Having addressed the principle of lo hamidrash ikkar ela hama’aseh as it applies to teacher professional development, it is worth examining whether this phrase also applies to student learning. Let us take the example of experiential service learning, which relates closely to the Jewish principle of tikkun olam. Instructing students about poverty and homelessness within the walls of the classroom does not make quite the same impact as, say, working with students to personally pack and deliver bag lunches to homeless shelters. Indeed, research supports the effectiveness of experiential learning in engendering empathy, as well as reinforcing and extending classroom learning. However, without appropriate and meaningful preparation and framing—that is, the important foregrounding work done in school—the experiential learning (the “action”) outside of school may lack significance and context for students. Thus, to achieve excellence in Jewish day schools—indeed, to uphold many of the values that schools hold most dear—both the “poetry” and the “plumbing” are necessary.

Don’t just do something—stand there

Finally, the fifth component of educational excellence builds on King Solomon’s wisdom of et lechal devar—“there’s a right time for everything.” One of Sutton and Rao’s mantras—“slow down to scale faster—and better—down the road”—takes conventional wisdom about the speed of progress and turns it on its head with their phrase, “Don’t just do something, stand there.” This notion of slowing down now to ensure positive growth later acts as a counterpoint to the relentless restlessness. Just as excellence requires both the “poetry” (inspirational ideas) and the “plumbing” (concrete actions), so too does excellence demand both the constant drive to do better and the ability to stand back, reflect and assess before moving forward. For example, in the context of a school, excellence will more likely come from implementing mentoring programs or protocols for less experienced faculty members, rather than loading new teachers with more responsibilities than they are ready for. Sutton and Rao cite the metaphor of racecar driving, used by Nissan CEO Carlos Ghosn: “You need to know when to accelerate, when to brake, and when to change gears.” Excellent educators and administrators “shun shortcuts,” resisting the urge to scale up too quickly, while also recognizing that improvement will never come if all they do is “stand there.”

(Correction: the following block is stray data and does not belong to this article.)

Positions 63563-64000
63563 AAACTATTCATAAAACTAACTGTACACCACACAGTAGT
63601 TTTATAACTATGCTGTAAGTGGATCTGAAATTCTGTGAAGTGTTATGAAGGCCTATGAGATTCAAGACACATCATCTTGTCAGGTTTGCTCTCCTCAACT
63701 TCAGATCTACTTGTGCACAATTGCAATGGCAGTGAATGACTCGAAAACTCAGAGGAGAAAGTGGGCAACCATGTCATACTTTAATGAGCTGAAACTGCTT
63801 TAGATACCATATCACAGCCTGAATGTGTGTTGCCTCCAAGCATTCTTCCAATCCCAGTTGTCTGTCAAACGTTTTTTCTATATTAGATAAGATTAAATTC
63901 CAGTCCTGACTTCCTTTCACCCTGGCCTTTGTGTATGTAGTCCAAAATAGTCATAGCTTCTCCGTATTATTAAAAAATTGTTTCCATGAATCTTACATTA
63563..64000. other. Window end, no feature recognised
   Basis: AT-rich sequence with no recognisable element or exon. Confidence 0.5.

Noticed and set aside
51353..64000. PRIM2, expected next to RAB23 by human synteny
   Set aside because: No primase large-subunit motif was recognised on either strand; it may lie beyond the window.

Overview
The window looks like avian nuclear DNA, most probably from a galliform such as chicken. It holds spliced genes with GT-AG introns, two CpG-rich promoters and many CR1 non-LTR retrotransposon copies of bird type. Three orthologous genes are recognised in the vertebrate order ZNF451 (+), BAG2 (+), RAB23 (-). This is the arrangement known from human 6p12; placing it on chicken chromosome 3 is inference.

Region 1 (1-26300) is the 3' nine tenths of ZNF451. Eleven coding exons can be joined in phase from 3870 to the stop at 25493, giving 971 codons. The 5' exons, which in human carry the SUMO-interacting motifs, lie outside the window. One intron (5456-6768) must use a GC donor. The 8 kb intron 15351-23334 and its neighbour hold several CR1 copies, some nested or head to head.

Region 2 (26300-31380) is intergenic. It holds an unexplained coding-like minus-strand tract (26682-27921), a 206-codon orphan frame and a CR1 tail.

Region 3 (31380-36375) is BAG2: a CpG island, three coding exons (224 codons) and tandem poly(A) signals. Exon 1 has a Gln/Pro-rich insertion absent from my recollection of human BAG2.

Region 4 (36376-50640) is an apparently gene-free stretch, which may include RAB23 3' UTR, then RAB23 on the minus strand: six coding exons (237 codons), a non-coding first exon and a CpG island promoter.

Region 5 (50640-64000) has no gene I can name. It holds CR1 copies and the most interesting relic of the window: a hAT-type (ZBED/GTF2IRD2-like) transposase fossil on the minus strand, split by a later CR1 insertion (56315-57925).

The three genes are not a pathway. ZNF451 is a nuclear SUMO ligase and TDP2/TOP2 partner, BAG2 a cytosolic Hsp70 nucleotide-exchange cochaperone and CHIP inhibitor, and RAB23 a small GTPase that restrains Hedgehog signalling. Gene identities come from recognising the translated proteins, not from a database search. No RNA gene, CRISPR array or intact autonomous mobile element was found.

In outlining these five key components of educational excellence, we hope to offer a multi-dimensional picture of what excellent Jewish day school education includes, as well as what it looks and feels like. Our hope is that this picture helps to provide for other Jewish day schools the same roadmap we found on that long flight to Israel.

Samantha Pack is the English department and Journalism chair and Rabbi Y. Boruch Sufrin is head of school at Harkham Hillel Hebrew Academy in Los Angeles. [email protected] and [email protected].

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HaYidion Excellence Summer 2015
Summer 2015